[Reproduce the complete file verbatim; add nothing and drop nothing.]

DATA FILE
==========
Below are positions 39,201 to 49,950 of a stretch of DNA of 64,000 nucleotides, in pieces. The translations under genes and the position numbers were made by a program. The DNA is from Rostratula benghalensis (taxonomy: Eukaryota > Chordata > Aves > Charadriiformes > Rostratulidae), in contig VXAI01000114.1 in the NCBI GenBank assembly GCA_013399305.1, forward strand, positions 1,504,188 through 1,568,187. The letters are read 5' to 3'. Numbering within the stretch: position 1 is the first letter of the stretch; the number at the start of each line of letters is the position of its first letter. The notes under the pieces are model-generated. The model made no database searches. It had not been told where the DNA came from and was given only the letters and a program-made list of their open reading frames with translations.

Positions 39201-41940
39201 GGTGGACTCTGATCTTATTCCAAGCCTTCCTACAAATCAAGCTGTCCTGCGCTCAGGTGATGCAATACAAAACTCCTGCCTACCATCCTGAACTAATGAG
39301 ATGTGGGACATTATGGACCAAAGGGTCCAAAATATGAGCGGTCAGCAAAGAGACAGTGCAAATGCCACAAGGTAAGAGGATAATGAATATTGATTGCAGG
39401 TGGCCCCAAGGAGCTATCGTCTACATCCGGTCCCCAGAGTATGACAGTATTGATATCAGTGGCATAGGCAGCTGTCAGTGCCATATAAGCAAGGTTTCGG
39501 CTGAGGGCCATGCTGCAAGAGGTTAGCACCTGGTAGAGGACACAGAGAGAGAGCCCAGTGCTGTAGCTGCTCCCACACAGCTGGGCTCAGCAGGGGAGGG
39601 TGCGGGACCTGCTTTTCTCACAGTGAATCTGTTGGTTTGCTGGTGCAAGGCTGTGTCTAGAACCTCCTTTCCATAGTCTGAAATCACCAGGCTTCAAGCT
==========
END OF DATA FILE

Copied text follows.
Below are positions 39,201 to 49,950 of a stretch of DNA of 64,000 nucleotides, in pieces. The translations under genes and the position numbers were made by a program. The DNA is from Rostratula benghalensis (taxonomy: Eukaryota > Chordata > Aves > Charadriiformes > Rostratulidae), in contig VXAI01000114.1 in the NCBI GenBank assembly GCA_013399305.1, forward strand, positions 1,504,188 through 1,568,187. The letters are read 5' to 3'. Numbering within the stretch: position 1 is the first letter of the stretch; the number at the start of each line of letters is the position of its first letter. The notes under the pieces are model-generated. The model made no database searches. It had not been told where the DNA came from and was given only the letters and a program-made list of their open reading frames with translations.

Positions 39201-41940
39201 GGTGGACTCTGATCTTATTCCAAGCCTTCCTACAAATCAAGCTGTCCTGCGCTCAGGTGATGCAATACAAAACTCCTGCCTACCATCCTGAACTAATGAG
39301 ATGTGGGACATTATGGACCAAAGGGTCCAAAATATGAGCGGTCAGCAAAGAGACAGTGCAAATGCCACAAGGTAAGAGGATAATGAATATTGATTGCAGG
39401 TGGCCCCAAGGAGCTATCGTCTACATCCGGTCCCCAGAGTATGACAGTATTGATATCAGTGGCATAGGCAGCTGTCAGTGCCATATAAGCAAGGTTTCGG
39501 CTGAGGGCCATGCTGCAAGAGGTTAGCACCTGGTAGAGGACACAGAGAGAGAGCCCAGTGCTGTAGCTGCTCCCACACAGCTGGGCTCAGCAGGGGAGGG
39601 TGCGGGACCTGCTTTTCTCACAGTGAATCTGTTGGTTTGCTGGTGCAAGGCTGTGTCTAGAACCTCCTTTCCATAGTCTGAAATCACCAGGCTTCAAGCT